88 subjects had English as a second language and 67 subjects had English as first language, and therefore minor spelling mistakes have been allowed on data collection.
Design: Between groups was used to execute this experiment. One group was presented with a list of low frequency words and amongst those words there was a mixture of read and generated words, whilst the second group was presented with a list of high frequency words, which contained also both read and generated words. It means that low frequency words are classed as words that are not used frequently on daily tasks and routines, while high frequency words are frequently used.
In total fifty-six words were used, two lists of twenty-eight concrete nouns, one for high frequency and the second for low frequency words were used for this experiment, which were extracted from the Kucera & Francis word count (1967).
The lists have been further split in four other groups: High Frequency 1, High Frequency 2, Low Frequency 1 & Low Frequency 2.
High Frequency 1 & 2 had 28 words each with both generated and read words. Group 1 for High Frequency words had 14 words with the first two letters reversed and underlined (e.g., OBY). On group 2 for High Frequency words had the remaining 14 words that did not have the letters reversed on group 1 were used on group two as generated words, also with the first two letters reversed and underlined (e.g., OHRSE). (See Appendix A)
The same process has been applied for Low Frequency words which have also been split between 2 groups of 14 low frequency words.
Low Frequency 1 had 13 words in which the first two letters have been reversed and underlined (e.g., EKG), whilst Low Frequency 2 had 14 words that did not have the first two letters reversed on Low Frequency 1 (e.g., HTORN). (See Appendix A)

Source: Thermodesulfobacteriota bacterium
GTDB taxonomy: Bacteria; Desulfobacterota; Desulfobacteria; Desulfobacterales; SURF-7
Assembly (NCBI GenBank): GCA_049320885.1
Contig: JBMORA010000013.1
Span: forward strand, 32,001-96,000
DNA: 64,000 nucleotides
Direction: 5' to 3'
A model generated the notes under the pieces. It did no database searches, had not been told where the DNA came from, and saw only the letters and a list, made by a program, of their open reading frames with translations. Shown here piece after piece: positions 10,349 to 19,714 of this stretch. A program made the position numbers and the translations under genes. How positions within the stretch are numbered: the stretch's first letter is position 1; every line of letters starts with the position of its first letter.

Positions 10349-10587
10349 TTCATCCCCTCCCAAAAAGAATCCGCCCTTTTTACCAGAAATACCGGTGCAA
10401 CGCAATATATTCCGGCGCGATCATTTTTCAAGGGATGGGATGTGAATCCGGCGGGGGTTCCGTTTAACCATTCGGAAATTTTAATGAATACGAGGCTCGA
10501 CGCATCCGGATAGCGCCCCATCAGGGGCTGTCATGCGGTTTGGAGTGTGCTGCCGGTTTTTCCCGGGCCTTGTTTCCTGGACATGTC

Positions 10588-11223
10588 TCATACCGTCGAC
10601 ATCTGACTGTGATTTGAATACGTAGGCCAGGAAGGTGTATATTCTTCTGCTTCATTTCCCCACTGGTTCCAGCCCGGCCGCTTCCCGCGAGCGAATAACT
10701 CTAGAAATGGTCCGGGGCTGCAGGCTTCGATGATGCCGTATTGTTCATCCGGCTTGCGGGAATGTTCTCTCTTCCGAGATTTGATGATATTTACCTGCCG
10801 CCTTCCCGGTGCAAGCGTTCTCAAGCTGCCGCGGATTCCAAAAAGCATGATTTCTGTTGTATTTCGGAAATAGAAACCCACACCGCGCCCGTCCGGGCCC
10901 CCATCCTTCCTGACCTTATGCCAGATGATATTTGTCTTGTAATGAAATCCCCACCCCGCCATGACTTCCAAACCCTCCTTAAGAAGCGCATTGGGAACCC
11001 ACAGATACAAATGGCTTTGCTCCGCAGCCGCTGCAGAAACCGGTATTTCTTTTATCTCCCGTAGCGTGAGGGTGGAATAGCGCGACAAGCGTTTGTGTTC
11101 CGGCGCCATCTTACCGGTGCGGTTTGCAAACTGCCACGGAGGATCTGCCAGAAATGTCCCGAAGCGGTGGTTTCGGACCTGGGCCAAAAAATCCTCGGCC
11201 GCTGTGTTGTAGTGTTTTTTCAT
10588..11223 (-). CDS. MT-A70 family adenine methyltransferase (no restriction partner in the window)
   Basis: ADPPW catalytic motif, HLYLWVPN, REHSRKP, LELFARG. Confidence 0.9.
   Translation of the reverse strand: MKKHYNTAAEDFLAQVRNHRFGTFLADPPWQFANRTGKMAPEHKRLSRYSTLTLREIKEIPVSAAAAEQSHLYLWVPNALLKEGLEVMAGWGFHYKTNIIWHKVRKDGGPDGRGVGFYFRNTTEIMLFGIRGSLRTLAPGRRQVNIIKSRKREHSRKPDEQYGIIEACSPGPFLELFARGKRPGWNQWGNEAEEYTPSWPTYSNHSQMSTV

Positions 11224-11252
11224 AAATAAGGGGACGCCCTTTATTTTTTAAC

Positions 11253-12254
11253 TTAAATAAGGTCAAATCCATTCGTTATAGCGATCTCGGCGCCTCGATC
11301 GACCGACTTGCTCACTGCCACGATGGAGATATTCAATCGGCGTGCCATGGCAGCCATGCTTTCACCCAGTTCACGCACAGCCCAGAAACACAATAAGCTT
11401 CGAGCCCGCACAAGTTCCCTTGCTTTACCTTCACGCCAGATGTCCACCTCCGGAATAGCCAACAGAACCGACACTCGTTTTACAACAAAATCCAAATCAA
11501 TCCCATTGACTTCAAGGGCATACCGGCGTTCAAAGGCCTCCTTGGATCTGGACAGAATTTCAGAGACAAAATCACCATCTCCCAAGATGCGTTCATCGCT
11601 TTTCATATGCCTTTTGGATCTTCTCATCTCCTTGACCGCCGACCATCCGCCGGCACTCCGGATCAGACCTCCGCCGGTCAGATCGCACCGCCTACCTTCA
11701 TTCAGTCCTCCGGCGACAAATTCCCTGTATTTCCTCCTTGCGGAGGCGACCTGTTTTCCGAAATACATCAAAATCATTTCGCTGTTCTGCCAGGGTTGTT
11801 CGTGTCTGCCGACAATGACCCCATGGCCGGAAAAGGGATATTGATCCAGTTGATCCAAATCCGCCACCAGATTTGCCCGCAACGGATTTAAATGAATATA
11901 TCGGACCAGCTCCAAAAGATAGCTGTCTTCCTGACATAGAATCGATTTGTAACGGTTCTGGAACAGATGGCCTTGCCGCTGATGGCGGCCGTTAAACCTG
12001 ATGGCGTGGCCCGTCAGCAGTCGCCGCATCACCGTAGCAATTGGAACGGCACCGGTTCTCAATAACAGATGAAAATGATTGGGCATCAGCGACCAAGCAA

A table in which the students could mark their results for data collection.
Procedure: Subjects were presented randomly with the four different lists and the test was conducted without a training session. The experimenter was instructed to time the subjects who had to copy the words rearranging the letters correctly to form the correct word when necessary based on the time determined by the experimenter.
Once the subjects completed the first task of copying the words, subjects have been instructed to flip the sheets and try to recall the most possible amount of words from the list assigned to each of them.
After the experiment was done, participants were asked to mark their lists as LF for Low Frequency words list, and HF for High Frequency words lists.
After the experiment, a sheet with a table has been passed around the subjected so they could record their results in order to collect the data for the experiment.
Results: The results have shown that there is a generation effect on both Low & High Frequency words. Figure 1 demonstrates that there is a significant generation effect on both conditions.
Figure 1. Mean Values for recalled read and generated words in both conditions, low and high frequency words.
Paired Samples Tests have been used to calculate and compare the means on this experiment, and the results have demonstrated that on the “Low Frequency” condition the participants recalled significantly more “Generated” words (M=3.38, SD=1.63, SE=0.19) compared to the condition of “Read” words . (M=1.74, SD= 1.66, SE=0.19)= t(77)=-7.16, p<0.01, r=0.40.
The results also found that the generation
effect was significantly higher with the High
frequency condition for “Generated” words
(M=5.49, SD=2.00, SE=0.22) compared to the
“Read” words condition (M=2.74, SD=2.26,
SE=0.25), t(79)=-9.34, p<0.01, r=0.52.
Figure 2. Difference between Means of High & Low Frequency words.
An Independent T-Test was used in order to assess if the difference of means between both Low & High Frequency conditions is significant. The results indicated that the participants in the High Frequency condition were able to recall significantly more words (M=2.73, SD=2.610, SE=0.29) compared to the Low Frequency condition participants (M=1.64, SD=2.03, SE=0.23).
Equal variances were assumed (p=0.264, i.e. p>0. 05). A significant difference of the means was recorded t(156)=2.91, p>0.05, r=0.05.
As predicted, the amount of recalled words was greater for generated words compared to the read words
The results of this experiment are very encouraging in supporting that our predictions were correct, that there is a generation effect on Low Frequency words.
However, what is important to observe is that the generation effect on High Frequency words was significantly higher compared to the Low Frequency words, which leads us to question if there is a familiarity factor is directly linked to the advantage of free recall.